Chelsea is very different from other landscape architecture work in that you are designing for impact; you want to immediately provide an intense garden feeling and a memorable experience for visitors to the event. Winning the award took a long time to sink in; the prize is given so early in the morning that it felt quite surreal at first when we won!

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Paradise in Birmingham has also been a fascinating regeneration project to be involved in; with such heavy footfall and structural constraints to consider in this key area of the city, our challenge has been to ‘bring the green’ throughout the site, helping to support the aim of creating a civil heart in the space.

It’s been a great opportunity for us to bring flexible greenery into Birmingham and both MEPC and Birmingham City Council, who we have been working closely alongside, recognise the value of public realm and are committed to Birmingham becoming one of Europe’s greenest cities.

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Where do you turn to for creative inspiration?

My designs are often inspired and influenced by nature and the site context. I will spend time researching a site, its history and its surrounding context to find that special ingredient, and will look to weave this all into the different elements of the final design.

What trends do you see influencing the future of landscape architecture?

Covid-19 has definitely had a big impact on landscape architecture in terms of perceptions of the importance of public realm and open spaces; this has really been recognised now after these spaces were so relied on during the pandemic.

Many architects designing today are increasingly aware of - and excited about - public realm possibilities and that is certainly a trend that I see growing: I anticipate we will see much more of a focus on architecture sitting side-by-side with the landscape context in which it will ultimately sit from the start of the creative process, with public realm and spaces very much driving forward designs, considering how the building can be part of the landscape and peoples’ experiences.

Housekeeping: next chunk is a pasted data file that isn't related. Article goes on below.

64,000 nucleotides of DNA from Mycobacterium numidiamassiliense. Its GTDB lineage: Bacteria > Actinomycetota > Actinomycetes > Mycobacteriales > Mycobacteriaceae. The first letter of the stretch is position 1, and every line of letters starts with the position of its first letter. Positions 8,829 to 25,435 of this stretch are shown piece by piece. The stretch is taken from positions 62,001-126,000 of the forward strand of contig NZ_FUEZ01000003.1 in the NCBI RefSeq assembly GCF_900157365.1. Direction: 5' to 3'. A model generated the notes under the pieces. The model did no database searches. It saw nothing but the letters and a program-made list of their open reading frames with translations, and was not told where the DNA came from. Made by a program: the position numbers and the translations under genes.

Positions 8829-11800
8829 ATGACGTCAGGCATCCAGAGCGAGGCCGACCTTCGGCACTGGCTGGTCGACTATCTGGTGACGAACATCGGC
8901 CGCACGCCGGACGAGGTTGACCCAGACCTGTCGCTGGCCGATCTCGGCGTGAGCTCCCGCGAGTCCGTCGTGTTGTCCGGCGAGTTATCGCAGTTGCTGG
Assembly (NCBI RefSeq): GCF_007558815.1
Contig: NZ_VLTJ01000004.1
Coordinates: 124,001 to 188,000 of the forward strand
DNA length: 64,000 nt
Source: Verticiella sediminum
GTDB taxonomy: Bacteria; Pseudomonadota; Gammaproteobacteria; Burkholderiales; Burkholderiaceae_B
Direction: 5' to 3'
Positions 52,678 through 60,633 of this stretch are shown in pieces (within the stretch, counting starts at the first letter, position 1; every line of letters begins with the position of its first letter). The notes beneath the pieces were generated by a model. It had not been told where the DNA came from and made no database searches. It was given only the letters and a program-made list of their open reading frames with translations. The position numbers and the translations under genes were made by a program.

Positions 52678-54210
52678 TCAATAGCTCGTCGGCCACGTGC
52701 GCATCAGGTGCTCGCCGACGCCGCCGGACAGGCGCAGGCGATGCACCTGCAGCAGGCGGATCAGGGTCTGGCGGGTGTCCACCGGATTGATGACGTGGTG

We find ourselves in quite a prestigious position here at Grant Associates; taking the lead in the design on many projects, we have the ability to help influence and shape the direction of new places with nature firmly in mind from the beginning. The landscape environments that we are now envisaging are increasingly having a direct impact on the architecture that will sit within this context, and it’s becoming a really cohesive process between two connected disciplines.

What advice would you give to someone thinking about a career in landscape architecture?

To be a landscape architect, you need to have a good eye for finding the opportunity that exists within any setting and then be able to work closely with architects and other key partners to optimise the design and create a unique, future-proofed space. Seeing projects through from initial conception to final delivery is a lengthy process and requires the ability to build relationships, work flexibly and evolve your creative approach with time.

Lively minds making a liveable world…

Our continued success at Grant Associates is due to the talent and commitment of our multi-skilled team.

The practice currently employs over 70 people, from over 17 countries, across our two design studios in Bath and Singapore. The majority are qualified landscape architects, working together with architects, 3D modellers, BIM and visualisation specialists, horticulturists, designers, IT and other technicians.

We are always interested to hear from talented and enthusiastic people who would like to join our dynamic teams in both offices. Take a look at our latest vacancies and get in touch.